Note: At this point, I managed to send the email half-completed, before I was able to proofread the above paragraph. Which is why it sucks.
– Moving (floating) platforms (think Zelda or Mario), blocks to modify another block’s position from a distance
– Blocks that modify block color, blocks that emit a given color of light
– Blocks that change state based on environmental details – weather, light, time, elevation, proximity to water, lava, or air
– Blocks that generate new blocks, blocks that consume blocks (more sponge!)
The possibilities for block-block interaction are endless. An entire RPG could be made within Minecraft, if these types of blocks were available. We’ve seen Minecraft servers develop into massive community projects, accomplishing feats of immense collaborative nerdiness. Imagine if these people had the tools to take their creations from glorified dollhouses to living, breathing dungeons filled with stories, battles, platforming sequences, and puzzles. It’s entirely possible – the communities that exist out there would most certain make use of the capability. But…
Limited mod support hinders the greatest avenues of growth.
With a good mod API, all of these features could be modded in without trouble. If this isn’t a direction you’re interested in taking the game, then I implore you to make it feasible for the modding community to do so. Some of my friends believe that another company will eventually pick up the torch and release the game that we wish for Minecraft to be – but I am doubtful. Competitors may mimic your focus, and embrace the block world as a format for adventuring. Terraria certainly didn’t build on it. Ace of spades shows its viability with the FPS genre, but the updates I see are primarily focused on the shooting, rather than the world. But here’s what I think the modding community would be able to bring to the game:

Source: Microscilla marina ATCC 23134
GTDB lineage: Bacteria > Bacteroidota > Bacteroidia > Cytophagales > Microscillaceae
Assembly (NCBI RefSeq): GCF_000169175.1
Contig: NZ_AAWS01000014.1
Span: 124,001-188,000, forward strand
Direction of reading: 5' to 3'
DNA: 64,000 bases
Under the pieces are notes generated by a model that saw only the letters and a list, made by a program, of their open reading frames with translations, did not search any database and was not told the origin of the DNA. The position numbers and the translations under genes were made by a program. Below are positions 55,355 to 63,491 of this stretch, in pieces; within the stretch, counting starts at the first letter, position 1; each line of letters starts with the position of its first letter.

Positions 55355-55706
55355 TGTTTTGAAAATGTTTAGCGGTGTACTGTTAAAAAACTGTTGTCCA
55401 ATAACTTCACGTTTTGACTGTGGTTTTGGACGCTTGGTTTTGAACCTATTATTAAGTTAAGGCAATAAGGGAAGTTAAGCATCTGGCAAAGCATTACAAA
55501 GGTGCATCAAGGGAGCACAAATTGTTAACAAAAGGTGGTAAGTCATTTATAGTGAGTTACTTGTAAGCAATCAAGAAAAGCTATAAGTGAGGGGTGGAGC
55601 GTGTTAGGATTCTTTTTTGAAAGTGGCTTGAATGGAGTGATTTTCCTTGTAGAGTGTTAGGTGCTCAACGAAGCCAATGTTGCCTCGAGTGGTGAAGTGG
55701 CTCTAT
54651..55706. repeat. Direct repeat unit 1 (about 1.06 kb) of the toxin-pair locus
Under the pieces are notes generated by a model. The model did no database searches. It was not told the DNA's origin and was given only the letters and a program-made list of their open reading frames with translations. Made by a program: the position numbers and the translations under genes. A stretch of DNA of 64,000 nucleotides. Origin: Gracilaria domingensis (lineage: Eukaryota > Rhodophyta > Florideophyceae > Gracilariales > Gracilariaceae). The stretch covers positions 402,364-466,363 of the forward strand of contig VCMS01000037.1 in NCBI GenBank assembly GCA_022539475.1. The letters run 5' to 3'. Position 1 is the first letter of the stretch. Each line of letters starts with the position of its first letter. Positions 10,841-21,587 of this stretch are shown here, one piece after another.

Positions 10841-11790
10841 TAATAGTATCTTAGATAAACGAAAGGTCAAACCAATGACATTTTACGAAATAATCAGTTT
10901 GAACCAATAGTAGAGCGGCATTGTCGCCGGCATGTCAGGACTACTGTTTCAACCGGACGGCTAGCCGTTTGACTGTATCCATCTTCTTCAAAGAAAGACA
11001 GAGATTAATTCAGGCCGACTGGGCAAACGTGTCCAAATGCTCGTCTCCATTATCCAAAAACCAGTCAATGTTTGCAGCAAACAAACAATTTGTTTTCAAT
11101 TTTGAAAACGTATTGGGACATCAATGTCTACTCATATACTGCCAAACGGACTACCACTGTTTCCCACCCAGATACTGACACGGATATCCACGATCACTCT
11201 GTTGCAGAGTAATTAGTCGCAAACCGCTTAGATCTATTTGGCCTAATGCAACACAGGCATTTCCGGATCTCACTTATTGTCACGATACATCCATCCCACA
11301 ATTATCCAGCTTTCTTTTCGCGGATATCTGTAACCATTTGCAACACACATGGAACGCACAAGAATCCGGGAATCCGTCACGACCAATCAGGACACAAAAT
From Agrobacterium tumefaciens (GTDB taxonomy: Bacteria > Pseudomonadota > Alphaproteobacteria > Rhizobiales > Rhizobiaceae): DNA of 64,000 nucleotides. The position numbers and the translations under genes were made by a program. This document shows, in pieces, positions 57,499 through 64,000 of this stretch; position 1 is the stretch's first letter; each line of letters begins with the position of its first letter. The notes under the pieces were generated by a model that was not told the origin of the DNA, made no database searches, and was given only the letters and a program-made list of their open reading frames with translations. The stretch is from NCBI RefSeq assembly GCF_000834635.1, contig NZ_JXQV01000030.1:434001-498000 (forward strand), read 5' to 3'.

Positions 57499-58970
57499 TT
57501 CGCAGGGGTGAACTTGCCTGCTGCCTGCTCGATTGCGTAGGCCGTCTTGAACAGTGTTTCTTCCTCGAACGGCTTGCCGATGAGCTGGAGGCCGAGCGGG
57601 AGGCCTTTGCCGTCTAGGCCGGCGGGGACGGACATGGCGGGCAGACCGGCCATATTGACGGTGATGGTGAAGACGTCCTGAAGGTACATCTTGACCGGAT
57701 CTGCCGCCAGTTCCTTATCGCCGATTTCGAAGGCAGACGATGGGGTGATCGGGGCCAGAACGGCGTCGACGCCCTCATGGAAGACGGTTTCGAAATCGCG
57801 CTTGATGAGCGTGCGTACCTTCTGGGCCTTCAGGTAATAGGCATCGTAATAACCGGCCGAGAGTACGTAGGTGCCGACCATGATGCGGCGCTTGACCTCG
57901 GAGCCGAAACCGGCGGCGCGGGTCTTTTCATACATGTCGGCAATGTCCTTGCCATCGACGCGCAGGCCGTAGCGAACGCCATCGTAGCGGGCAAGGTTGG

– Ability to dynamically alter/script player stats (speed, size, vision) and interface (status effects, menus, maps, dialogue)
– Dynamically alter/script mob behavior (shopkeeper NPCs! dungeon bosses! questgivers!)
– Simple physics, simple machines (it’s been demonstrated that cellular automata can approximate simple physics!)
– Creating new block properties – temperature, mass, density, pressure, permeability – the list goes on
– Custom block textures
These kinds of features barely scratch the surface of what is possible with a world simulator like Minecraft. Some of these ideas are much, much more complicated than others, but I believe every one of them would establish Minecraft as a pioneer of a new way of playing video games – through the act of active creation, rather than following the path that someone else made. Perhaps I sound outside the bounds of rationality, but I genuinely believe you have a golden opportunity in your hands. My talents do not lie in programming – so I’m left at the mercy of such venerable programmers as yourself.
Thanks for all your work – I appreciate what you’ve created and enjoyed Minecraft immensely. I’m sure you’re busy, but if you have feedback or comments on this I would tell everyone you’re a cool guy with awesome hair. I promise.
P.S. Sorry for sending this in two emails. As you may have guessed, the first part was sent prematurely. Story of my life.